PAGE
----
The software lets users share real-time information in an online community about raw materials; compliance standards; and documentation such as factory audits and certifications.
PLPs on the rise
Allan Davies, chief marketing officer, Trace One, told FoodQualityNews.com private label products are on the rise and retailers need to meet increasing demands from consumers to find out what is in their products.
“Trace One was set up in 2001 where it originally focused on food quality control,” he said.
“That challenge about the quality of food production is even more so now. It’s the origin of where the various ingredients come from and knowledge of the factories of where they are made, content in terms of allergens, bacteria and total supply chain view.
“We have launched T Transparency as a software-as-a-service community tool, like LinkedIn for retailers and manufacturers.”
Davies added the ‘community’, which works with food regulation bodies and associations like the BRC (British Retail Consortium) looks at processed food and can track where ingredients come from because suppliers change all the time.
'We are all scared'
“We are all scared that we are going to get poisoned by another horse meat scandal. It’s not ‘if’ but ‘when’ the next food scandal will hit and can we stop the supply chain immediately,” he said.
“A label can have 52 different ingredients, but it is quite complicated. The next big challenge is to easily translate that. Manufacturers want to have overall visibility and suppliers need to make their processes easier for consumers to understand.”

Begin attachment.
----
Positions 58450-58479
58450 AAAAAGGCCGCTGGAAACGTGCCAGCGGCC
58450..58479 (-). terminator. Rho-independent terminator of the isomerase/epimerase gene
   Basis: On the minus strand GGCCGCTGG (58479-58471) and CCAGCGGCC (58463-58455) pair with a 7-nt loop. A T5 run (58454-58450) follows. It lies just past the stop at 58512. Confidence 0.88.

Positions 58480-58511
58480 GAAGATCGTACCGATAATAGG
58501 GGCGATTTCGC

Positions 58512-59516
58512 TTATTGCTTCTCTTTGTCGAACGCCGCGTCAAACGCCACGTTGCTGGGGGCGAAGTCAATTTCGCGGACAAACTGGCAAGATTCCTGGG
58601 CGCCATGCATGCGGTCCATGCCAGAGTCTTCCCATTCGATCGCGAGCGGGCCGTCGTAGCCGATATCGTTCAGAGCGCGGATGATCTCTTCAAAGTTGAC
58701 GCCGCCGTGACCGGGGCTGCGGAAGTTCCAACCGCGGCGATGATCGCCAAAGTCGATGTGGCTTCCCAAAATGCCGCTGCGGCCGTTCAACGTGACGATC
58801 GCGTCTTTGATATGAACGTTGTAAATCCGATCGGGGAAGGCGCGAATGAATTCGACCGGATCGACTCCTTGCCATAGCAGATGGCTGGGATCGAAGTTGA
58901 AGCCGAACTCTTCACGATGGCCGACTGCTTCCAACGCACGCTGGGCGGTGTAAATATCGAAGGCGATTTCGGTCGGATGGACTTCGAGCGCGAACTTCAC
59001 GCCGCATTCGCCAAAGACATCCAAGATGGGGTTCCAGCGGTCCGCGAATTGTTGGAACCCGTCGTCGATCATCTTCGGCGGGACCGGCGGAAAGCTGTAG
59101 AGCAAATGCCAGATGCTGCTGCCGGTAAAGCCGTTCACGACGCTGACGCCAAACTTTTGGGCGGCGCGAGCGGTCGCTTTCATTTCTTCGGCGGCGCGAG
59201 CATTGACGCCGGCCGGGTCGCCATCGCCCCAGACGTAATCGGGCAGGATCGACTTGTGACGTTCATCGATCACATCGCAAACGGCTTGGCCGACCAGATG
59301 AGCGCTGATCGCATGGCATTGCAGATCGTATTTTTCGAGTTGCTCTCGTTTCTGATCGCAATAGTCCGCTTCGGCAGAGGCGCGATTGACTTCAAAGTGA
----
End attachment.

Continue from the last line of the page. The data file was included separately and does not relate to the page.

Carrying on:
Davies said upcoming changes to the FDA’s Food Safety Modernization Act (FSMA) and the EU’s Food Information Regulation (FIR) will require an even greater amount of information to be displayed on food product packaging; including country of origin of meats and potential allergens.
T Transparency can prepare manufacturers and retailers for when this regulation comes into effect by giving complete insight into suppliers, accreditation and provenance across multiple private label food ranges.
Trace One’s existing customers include Auchan, Walmart, Walgreen, Carrefour and Whole Foods.
“I’m still surprised at how long the industry takes to react to a food scare,” added Davies.
“Quite clearly concern is growing. For example, mothers want to know what is in baby food. There are a lot of websites providing guidance but it is all subjective at the moment and we need to pull together as an industry so that people have the confidence to understand what they’re eating.”
Trace One will discuss T Transparency at the Global Food Safety Conference (GFSC) in Anaheim, California tomorrow, Thursday, February 27 and is attending PLMA International 2014 in Amsterdam in The Netherlands in May.